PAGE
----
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music321

The value of tapering in my situation, and in general, considered

2 posts in this topic

Well, the title might sound odd to those around here, but here me out:

 

When using SSRIs, or anything else that's addictive, it seems that there are two phases to recovery.  The first is the acute phase that lasts until the drug and its metabolites are out of the system.  The second phase is "the post acute" phase that starts weeks to months after the acute phase.

 

I spoke to a psychiatrist who is recognized as being critical of the cavalier prescription of SSRIs.  As much as any doctor can, he knows of the real damage that these drugs can cause.  It seems that there are several factors that influence the degree and duration of the post-acute phase:  Age at start of use, amount of use per day, length of time since start of use, age at start of use, and age of quitting.

 

However, we works mostly with people that have already entered into the post-acute phase of recovery.  He has seem people to whom the damage has already been done. I asked him a question that seems pretty relevant to my situation, and to which he didn't have an answer:

 

I asked him if, in terms of developing long-term (post-acute) problems, there would be any difference in likelihood as a result of rapid discontinuation vs. slow taper.

 

I wonder if any of us know.  Is the dogma that a slow taper = less post-acute withdrawal syndrome based on any evidence?  Or, is it simply assumed that since most of us here did not use a slow taper, then we somehow discontinued the medications improperly/

 

I have read on forums that deal with post-ssri sexual dysfunction that the problem has occurred in those that have tapered slowly off, as well as those that went cold-turkey.

 

Finally, this wouldn't even be an issue for me if not for recent events.  I intended to taper off of prozac slowly, but a random interaction has caused "withdrawal" symptoms, for lack of a better term.  part of me just wants to stop the meds more or less cold turkey, see where the pieces fall, and walk away from this medication merry go round, for better or for worse.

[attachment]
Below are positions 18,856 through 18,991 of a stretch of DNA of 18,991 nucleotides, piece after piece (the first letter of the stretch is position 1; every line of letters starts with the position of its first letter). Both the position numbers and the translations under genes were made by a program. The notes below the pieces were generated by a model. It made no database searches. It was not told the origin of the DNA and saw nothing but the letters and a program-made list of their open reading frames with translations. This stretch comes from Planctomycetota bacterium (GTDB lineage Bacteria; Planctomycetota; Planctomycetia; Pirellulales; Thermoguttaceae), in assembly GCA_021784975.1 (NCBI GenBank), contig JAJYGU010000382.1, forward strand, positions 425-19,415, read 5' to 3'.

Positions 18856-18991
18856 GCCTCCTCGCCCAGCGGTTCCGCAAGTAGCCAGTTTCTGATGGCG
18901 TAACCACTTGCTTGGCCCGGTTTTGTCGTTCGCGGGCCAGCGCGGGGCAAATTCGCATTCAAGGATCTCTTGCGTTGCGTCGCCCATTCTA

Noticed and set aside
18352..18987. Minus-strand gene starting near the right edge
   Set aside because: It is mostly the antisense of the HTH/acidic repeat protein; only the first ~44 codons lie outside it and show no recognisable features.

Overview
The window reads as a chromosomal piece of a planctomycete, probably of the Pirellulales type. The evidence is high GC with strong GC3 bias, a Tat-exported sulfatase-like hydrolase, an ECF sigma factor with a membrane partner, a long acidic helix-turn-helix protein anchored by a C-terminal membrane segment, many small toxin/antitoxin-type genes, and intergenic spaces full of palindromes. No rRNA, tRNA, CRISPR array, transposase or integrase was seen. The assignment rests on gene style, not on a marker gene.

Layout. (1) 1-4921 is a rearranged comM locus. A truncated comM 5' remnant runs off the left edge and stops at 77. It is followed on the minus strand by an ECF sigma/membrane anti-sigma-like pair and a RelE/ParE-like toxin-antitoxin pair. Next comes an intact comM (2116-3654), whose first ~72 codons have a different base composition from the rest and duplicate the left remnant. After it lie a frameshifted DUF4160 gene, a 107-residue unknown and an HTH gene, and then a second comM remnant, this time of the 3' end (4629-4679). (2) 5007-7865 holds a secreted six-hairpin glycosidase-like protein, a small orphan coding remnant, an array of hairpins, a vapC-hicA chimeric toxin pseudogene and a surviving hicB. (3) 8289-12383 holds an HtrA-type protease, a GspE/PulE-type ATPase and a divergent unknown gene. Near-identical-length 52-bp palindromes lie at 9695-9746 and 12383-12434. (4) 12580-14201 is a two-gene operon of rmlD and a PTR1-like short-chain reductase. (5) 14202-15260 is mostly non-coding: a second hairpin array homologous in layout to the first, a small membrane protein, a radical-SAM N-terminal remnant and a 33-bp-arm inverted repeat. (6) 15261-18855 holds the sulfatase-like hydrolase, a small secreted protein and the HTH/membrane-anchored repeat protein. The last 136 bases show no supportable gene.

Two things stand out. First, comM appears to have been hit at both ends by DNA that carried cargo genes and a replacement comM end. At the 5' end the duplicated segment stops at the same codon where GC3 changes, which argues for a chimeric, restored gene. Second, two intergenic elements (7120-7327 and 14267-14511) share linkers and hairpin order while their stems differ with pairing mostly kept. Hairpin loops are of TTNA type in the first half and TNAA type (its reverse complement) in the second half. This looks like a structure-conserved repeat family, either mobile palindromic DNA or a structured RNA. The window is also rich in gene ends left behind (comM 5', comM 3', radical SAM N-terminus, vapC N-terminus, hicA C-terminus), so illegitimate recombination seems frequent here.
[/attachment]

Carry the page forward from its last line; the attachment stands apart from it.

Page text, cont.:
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The first is the acute phase that lasts until the drug and its metabolites are out of the system.

 

 

This is incorrect. The acute phase is defined solely by the timing. It follows immediately upon cessation of the drug. Medicine expects it to last only a few weeks, to be mild, and "self-limiting" -- wearing off completely.

 

Medicine in general does not recognize a "post-acute withdrawal syndrome" phase. PAWS is even controversial in addiction medicine.

 

Unfortunately, there is scanty evidence from medical studies regarding slow tapering. Without large-scale studies with careful records, we simply do not know how the rate of taper affects the odds of developing withdrawal syndrome. All we have to go on is anecdotal information rather sloppily reported on the Web.

 

It's very possible that the 'slow" tapering in reports you see where people developed withdrawal symptoms anyway was a month rather than a couple of weeks, or where someone tapered off over 6 months by skipping progressively more doses. Medicine has no definition for "slow" tapering, or any rate of tapering, really.

 

What we do know, what we see daily on this site, is that reinstatement (if done soon enough) often relieves withdrawal symptoms and slow tapering after that enables people to go off drugs completely and with reduced suffering. We also see that people who have been unsuccessful in going off drugs by cold turkey, or tapering over a couple of weeks, or by skipping doses do succeed with our definition of slow tapering. 

 

Also see Why taper? Paper demonstrates importance of gradual change in plasma concentration

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